10 things to do in Rome that are off the tourist map


If you’ve visited Rome before, you’ve probably seen all the regular tourist attractions.

Imagined rampaging tigers chasing gladiators at the Colosseum? Check. Thrown a few euro into the Trevi Fountain, marvelled at the amount of gold crammed into St Peter­’s Basilica and stared up in awe at the Pantheon’s perfect dome? Check, check and check again.

When I decided to live in Rome it was my fifth time in the glorious Italian capital. I had more than ticked off the tourist sites and set about unearthing what The Eternal City had to offer off the tourist map.

From a 2000-year-old pyramid and a secret keyhole boasting a perfect view, to a strange neighborhood built as a monument to Mussolini and his Fascist party, Rome boasts a huge array of things to do and see that you probably haven’t seen or heard of before.

Here are 10 of the best:

1. See a 2000-year-old pyramid

In a suburb called Piramide (where else), you’ll find The Pyramid of Cestius – a relic of the Egyptomania which gripped Rome in the wake of the conquest of Egypt in 30 BC. Original Egyptian artefacts and copies cropped up all over the city, but this structure is the only surviving example of Roman pyramids. The pyramid was most likely built around 12 BC and is the final resting place of the religious leader Gaius Cestius. The tomb is only open two days a month via a guided tour.

Image via www.wantedworldwide.net

2. Visit cats at the scene of Julius Caesar’s murder

Largo di Torre Argentina might be famous for being the spot where dictator Julius Caesar was betrayed and killed, but the 150 cats which shelter amongst Rome’s oldest temples also make it pretty special. After this archaeological wonder was excavated as part of Mussolini’s rebuilding efforts in 1929, Rome’s feral cats moved in and the “gattare” (or cat ladies) began caring for them. The site is now home to the Torre Argentina Cat Sanctuary where you can enter and help by donating your time, money and cuddles. Most of the cats here have special needs – many are blind, missing legs and come from abusive homes.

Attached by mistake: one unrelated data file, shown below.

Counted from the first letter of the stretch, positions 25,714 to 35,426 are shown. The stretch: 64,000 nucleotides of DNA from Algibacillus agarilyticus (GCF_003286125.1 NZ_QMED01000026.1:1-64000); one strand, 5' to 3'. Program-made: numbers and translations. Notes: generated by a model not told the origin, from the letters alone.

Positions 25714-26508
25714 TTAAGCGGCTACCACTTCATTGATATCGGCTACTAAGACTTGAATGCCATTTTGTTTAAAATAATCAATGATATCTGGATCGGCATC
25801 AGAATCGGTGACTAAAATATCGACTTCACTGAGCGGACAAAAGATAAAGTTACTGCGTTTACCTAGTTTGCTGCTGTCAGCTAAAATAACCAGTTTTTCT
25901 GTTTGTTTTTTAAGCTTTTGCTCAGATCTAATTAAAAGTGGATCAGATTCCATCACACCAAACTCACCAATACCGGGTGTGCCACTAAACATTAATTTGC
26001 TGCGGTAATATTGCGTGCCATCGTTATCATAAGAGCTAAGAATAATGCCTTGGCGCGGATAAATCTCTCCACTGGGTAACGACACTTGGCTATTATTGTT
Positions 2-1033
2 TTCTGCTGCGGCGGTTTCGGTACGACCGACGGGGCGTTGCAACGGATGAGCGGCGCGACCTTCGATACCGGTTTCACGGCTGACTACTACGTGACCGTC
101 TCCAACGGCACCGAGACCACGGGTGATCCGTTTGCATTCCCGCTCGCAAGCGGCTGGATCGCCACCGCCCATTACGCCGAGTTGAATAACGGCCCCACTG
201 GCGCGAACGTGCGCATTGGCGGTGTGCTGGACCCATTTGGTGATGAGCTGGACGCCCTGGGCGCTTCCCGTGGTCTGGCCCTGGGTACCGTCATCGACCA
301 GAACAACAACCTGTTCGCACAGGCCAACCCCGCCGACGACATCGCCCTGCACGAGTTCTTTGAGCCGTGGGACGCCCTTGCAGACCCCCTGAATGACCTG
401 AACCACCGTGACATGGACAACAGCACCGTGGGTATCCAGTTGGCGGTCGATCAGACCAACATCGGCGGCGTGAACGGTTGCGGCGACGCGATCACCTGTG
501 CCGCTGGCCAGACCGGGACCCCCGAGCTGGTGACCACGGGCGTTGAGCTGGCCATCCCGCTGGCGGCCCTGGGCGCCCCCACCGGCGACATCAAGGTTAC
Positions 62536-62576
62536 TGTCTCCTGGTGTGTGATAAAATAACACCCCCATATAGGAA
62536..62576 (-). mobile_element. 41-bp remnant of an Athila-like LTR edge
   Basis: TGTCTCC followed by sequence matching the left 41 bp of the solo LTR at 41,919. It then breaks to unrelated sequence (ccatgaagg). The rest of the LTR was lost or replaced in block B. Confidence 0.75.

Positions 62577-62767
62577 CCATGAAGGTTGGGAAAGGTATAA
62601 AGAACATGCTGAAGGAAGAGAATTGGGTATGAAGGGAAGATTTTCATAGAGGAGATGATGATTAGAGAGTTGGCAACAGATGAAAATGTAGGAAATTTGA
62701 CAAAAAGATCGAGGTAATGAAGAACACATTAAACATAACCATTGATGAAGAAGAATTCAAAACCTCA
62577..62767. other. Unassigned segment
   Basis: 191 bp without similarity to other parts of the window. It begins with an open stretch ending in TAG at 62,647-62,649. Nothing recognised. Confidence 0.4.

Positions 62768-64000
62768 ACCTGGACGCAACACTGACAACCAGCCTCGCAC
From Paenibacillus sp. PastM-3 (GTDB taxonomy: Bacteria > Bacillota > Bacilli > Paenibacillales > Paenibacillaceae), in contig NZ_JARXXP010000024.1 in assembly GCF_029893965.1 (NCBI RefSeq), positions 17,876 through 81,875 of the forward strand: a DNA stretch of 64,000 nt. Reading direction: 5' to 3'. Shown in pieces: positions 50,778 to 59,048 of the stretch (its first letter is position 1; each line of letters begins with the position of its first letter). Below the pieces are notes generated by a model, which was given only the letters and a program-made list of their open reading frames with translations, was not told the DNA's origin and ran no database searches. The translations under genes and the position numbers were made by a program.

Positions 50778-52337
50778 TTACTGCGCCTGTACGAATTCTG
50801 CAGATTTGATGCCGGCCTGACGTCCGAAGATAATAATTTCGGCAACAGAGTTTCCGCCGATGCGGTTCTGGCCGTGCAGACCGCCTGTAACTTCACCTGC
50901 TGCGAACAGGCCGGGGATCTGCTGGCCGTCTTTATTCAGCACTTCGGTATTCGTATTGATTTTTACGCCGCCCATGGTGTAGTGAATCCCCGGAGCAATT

Image via www.romesightseeing.net

3. Have coffee with kitties at a vegan cat cafe

Keeping with the theme of cats, not far from the pyramid in Ostiense you’ll find Romeow Cat Bistro, a cute little café where you can eat, drink and make some feline friends. If you like your vegan chocolate milkshake with a kitty cat by your side amid sleek, contemporary surroundings, put this on your list.

Image via www.romeowcatbistro.com

4. Explore Mussolini’s odd EUR district

Quite possibly Rome’s strangest suburb, EUR is renowned for its bold Fascist-style architecture. EUR stands for Esposizione Universale Roma, a world fair that Mussolini and his administration planned for 1942 to celebrate 20 years of Fascist rule in Italy. The exposition, of course, never happened due to the outbreak of World War II. This new suburb doesn’t have the vibe of Rome at all and the atmosphere feels a little like a failed project, however you can still find plenty of bars, shops and offices in the area.

Image via romeonrome.com

5. Discover amazing street art